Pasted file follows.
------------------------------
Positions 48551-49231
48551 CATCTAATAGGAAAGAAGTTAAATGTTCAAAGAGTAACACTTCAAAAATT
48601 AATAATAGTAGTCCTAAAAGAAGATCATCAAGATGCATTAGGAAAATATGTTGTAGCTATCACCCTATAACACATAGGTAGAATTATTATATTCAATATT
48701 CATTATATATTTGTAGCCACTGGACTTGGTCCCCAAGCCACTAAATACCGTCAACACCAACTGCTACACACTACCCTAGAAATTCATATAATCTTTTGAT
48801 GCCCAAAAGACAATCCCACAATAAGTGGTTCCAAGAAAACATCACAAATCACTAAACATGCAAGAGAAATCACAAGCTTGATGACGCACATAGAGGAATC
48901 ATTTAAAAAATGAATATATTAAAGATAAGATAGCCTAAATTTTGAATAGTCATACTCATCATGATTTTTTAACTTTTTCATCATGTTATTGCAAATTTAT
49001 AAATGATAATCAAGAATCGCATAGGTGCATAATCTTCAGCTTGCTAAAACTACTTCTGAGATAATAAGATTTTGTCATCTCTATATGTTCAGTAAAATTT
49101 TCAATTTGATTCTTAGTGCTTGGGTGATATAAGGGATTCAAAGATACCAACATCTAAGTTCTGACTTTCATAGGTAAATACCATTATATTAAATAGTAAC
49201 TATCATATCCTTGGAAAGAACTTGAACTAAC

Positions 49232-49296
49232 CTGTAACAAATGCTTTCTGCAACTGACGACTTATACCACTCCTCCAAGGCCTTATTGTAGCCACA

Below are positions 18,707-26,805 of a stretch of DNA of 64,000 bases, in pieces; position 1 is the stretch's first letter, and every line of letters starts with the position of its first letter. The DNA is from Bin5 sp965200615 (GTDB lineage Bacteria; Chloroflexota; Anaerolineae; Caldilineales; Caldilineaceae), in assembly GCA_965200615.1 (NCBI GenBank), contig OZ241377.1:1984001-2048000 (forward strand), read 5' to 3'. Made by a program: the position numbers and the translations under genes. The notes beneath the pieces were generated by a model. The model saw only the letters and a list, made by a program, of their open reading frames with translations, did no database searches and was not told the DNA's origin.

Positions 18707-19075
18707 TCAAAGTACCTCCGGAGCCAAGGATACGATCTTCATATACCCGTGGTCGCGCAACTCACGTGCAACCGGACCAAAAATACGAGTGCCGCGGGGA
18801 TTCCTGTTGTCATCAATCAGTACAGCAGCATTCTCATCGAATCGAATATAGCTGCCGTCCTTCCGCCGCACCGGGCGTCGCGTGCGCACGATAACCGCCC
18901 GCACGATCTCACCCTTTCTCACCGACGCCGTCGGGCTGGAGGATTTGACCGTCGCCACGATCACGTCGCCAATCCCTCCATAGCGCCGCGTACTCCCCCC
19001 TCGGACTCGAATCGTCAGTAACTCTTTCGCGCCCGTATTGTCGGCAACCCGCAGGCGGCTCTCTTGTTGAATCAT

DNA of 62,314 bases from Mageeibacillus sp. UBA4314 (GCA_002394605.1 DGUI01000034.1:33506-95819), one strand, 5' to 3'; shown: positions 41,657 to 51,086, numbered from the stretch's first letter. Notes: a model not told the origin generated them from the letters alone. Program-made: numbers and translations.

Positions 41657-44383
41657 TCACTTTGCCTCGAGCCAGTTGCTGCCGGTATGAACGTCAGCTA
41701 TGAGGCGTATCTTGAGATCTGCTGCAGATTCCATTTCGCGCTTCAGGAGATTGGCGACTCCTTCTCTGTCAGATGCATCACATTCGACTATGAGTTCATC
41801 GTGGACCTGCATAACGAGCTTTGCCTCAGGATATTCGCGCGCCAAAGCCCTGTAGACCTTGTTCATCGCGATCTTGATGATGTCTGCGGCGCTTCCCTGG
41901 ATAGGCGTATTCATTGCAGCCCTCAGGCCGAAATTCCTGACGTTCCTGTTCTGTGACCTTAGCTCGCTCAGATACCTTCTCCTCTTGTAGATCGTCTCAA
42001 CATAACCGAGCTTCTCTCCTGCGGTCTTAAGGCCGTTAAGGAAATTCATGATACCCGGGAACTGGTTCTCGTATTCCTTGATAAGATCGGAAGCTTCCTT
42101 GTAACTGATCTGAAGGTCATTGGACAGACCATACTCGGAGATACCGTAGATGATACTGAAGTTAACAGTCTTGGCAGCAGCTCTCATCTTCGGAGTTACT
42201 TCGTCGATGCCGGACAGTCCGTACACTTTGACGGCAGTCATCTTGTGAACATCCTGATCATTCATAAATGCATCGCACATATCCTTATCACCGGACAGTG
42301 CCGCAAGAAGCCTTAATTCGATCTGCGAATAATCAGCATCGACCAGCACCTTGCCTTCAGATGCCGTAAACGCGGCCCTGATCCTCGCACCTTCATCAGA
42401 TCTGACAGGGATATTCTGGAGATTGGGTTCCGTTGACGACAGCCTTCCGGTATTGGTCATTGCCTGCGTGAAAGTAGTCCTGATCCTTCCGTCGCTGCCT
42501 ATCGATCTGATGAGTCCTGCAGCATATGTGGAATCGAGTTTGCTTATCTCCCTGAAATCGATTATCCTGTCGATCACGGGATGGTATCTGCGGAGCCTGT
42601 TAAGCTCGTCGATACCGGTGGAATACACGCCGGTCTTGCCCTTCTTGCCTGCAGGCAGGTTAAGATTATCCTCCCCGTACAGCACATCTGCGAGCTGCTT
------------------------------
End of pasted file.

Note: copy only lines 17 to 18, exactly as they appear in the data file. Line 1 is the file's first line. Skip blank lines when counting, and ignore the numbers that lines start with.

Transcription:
19001 TCGGACTCGAATCGTCAGTAACTCTTTCGCGCCCGTATTGTCGGCAACCCGCAGGCGGCTCTCTTGTTGAATCAT

DNA of 62,314 bases from Mageeibacillus sp. UBA4314 (GCA_002394605.1 DGUI01000034.1:33506-95819), one strand, 5' to 3'; shown: positions 41,657 to 51,086, numbered from the stretch's first letter. Notes: a model not told the origin generated them from the letters alone. Program-made: numbers and translations.